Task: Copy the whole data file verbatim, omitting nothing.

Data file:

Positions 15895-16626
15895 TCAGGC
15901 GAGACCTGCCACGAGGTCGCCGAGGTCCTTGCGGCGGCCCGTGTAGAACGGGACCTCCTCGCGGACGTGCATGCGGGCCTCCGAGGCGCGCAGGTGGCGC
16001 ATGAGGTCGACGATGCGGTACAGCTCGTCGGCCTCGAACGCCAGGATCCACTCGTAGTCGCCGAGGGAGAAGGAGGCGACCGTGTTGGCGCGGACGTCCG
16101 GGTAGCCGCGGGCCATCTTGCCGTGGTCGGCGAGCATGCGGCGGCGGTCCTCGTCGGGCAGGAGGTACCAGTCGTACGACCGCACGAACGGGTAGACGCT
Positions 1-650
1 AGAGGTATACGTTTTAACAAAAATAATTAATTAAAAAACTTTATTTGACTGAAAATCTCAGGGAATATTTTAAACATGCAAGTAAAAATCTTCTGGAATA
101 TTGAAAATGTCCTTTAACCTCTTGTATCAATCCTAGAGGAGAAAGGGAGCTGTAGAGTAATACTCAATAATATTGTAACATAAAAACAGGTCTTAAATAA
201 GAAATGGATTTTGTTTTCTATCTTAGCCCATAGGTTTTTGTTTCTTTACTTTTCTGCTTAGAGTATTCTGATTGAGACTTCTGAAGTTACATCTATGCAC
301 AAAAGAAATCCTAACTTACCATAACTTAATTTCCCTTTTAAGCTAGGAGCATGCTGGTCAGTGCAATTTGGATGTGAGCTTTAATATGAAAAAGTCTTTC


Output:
Positions 15895-16626
15895 TCAGGC
15901 GAGACCTGCCACGAGGTCGCCGAGGTCCTTGCGGCGGCCCGTGTAGAACGGGACCTCCTCGCGGACGTGCATGCGGGCCTCCGAGGCGCGCAGGTGGCGC
16001 ATGAGGTCGACGATGCGGTACAGCTCGTCGGCCTCGAACGCCAGGATCCACTCGTAGTCGCCGAGGGAGAAGGAGGCGACCGTGTTGGCGCGGACGTCCG
16101 GGTAGCCGCGGGCCATCTTGCCGTGGTCGGCGAGCATGCGGCGGCGGTCCTCGTCGGGCAGGAGGTACCAGTCGTACGACCGCACGAACGGGTAGACGCT
Positions 1-650
1 AGAGGTATACGTTTTAACAAAAATAATTAATTAAAAAACTTTATTTGACTGAAAATCTCAGGGAATATTTTAAACATGCAAGTAAAAATCTTCTGGAATA
101 TTGAAAATGTCCTTTAACCTCTTGTATCAATCCTAGAGGAGAAAGGGAGCTGTAGAGTAATACTCAATAATATTGTAACATAAAAACAGGTCTTAAATAA
201 GAAATGGATTTTGTTTTCTATCTTAGCCCATAGGTTTTTGTTTCTTTACTTTTCTGCTTAGAGTATTCTGATTGAGACTTCTGAAGTTACATCTATGCAC
301 AAAAGAAATCCTAACTTACCATAACTTAATTTCCCTTTTAAGCTAGGAGCATGCTGGTCAGTGCAATTTGGATGTGAGCTTTAATATGAAAAAGTCTTTC